"We felt that this had potential to be a very serious situation that had national security implications," he said.

The CDC was ready to send in a team of scientists within a week, but the Chinese government refused to let them in, Redfield said, something he has said before and pointed to as a reason the US got a later start in identifying the dangerous virus and taking action.

He also said he's optimistic that the country can get the upper hand in the battle against the coronavirus.

"I wish now we would come together and recognize and see the possibility that we can beat this pandemic," he said.

Europe's Covid-19 threat: In that same interview, Redfield admitted for the first time that the US was slow in recognizing the coronavirus threat from Europe.

"The introduction from Europe happened before we realized what was happening," Redfield said. "By the time we realized (the) Europe threat and shut down travel to Europe, there was probably already two or three weeks of 60,000 people coming back every day from Europe," he added.

"That's where the large seeding came in the Unites States."

The US restricted travel from China on February 2 and from Europe on March 13, but by March 8, Covid-19 was already circulating among the community in New York City and, by March 15, community transmission of the virus was already widespread, a recent analysis from the CDC found.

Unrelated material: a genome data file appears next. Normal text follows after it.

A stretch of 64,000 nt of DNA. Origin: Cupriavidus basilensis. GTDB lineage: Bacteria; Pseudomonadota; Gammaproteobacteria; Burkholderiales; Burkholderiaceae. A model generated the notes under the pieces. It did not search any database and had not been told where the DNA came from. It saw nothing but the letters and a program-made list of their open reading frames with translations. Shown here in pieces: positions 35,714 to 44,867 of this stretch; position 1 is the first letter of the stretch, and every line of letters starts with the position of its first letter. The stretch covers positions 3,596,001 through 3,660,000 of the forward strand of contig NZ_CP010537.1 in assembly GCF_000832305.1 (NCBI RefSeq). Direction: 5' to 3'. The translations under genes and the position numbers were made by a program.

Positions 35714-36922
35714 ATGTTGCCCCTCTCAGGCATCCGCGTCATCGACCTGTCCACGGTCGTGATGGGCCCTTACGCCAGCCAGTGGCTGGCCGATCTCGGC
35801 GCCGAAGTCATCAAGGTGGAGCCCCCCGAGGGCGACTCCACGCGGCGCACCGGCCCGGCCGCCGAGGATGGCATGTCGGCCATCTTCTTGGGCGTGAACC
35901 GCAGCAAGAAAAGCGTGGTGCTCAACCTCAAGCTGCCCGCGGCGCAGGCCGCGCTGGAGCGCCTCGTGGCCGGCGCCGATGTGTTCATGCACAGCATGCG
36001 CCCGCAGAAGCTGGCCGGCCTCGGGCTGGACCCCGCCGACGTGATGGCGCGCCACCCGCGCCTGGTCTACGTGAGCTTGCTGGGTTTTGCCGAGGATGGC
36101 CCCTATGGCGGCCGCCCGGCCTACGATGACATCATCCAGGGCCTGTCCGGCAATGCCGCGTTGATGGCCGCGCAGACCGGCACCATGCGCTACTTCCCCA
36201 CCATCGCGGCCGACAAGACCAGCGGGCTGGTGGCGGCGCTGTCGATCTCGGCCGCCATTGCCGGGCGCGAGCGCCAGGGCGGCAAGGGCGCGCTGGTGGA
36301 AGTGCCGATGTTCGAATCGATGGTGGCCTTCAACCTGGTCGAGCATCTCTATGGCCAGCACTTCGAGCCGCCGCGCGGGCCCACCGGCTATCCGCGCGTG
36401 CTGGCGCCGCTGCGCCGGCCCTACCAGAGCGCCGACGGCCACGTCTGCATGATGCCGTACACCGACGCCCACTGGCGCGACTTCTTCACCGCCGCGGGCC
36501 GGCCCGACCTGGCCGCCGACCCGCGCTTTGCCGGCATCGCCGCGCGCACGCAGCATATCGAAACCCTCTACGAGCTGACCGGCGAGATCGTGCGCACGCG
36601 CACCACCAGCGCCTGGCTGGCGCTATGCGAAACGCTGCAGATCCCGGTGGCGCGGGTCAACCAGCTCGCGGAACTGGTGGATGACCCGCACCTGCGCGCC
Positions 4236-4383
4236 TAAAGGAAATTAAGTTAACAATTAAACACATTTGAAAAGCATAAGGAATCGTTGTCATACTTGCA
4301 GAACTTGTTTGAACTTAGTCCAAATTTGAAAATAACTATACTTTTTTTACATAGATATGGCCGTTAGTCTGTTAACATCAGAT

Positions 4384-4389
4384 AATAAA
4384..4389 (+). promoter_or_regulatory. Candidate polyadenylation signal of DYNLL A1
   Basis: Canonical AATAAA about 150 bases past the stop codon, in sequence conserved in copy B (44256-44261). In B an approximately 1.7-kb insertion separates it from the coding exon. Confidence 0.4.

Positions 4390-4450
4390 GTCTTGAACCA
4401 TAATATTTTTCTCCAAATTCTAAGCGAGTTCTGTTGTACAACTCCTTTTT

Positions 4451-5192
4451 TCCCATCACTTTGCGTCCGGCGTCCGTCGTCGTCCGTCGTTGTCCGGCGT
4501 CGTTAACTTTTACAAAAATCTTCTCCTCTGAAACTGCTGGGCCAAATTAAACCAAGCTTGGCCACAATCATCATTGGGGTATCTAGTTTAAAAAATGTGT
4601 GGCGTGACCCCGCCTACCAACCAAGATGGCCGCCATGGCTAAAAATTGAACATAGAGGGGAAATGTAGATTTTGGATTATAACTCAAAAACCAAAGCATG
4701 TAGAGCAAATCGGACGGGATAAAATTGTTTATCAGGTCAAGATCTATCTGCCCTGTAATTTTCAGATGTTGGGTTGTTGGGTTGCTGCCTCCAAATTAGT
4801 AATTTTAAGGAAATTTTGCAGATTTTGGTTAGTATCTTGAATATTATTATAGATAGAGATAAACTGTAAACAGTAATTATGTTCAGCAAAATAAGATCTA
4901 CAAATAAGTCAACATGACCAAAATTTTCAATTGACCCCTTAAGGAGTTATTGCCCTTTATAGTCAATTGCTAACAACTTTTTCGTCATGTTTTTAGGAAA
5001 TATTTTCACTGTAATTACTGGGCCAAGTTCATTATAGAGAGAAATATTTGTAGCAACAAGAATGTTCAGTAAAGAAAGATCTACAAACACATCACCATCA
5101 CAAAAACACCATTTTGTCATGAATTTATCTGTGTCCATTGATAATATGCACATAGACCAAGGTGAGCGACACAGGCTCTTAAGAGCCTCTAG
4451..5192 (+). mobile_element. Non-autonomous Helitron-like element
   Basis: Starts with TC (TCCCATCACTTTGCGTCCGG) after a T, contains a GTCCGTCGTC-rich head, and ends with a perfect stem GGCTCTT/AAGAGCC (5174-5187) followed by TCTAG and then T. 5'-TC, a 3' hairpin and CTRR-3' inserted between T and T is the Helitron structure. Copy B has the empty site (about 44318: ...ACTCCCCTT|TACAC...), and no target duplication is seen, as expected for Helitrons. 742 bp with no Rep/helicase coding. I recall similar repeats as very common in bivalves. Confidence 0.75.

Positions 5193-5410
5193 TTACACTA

By the time the Trump administration banned travelers from Europe, the virus was already spreading in New York City, according to the report. Testing was also limited at the start of the epidemic there, allowing people with undetected cases to spread the virus.

10:47 a.m. ET, July 29, 2020

North Carolina State Fair canceled due to Covid-19 concerns

From CNN's Tina Burnside

The North Carolina State Fair has been canceled this year due to coronavirus concerns, organizers for the fair announced on Facebook on Wednesday.